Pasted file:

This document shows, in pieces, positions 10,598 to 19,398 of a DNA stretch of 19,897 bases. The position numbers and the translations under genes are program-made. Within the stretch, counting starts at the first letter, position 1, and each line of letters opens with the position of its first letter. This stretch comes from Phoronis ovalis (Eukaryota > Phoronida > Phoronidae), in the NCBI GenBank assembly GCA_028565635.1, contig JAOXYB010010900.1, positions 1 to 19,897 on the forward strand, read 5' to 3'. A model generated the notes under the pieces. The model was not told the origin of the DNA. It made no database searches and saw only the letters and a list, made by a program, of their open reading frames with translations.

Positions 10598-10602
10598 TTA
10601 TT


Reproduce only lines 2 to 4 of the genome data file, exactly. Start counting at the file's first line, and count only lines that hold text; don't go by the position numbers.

Positions 10598-10602
10598 TTA
10601 TT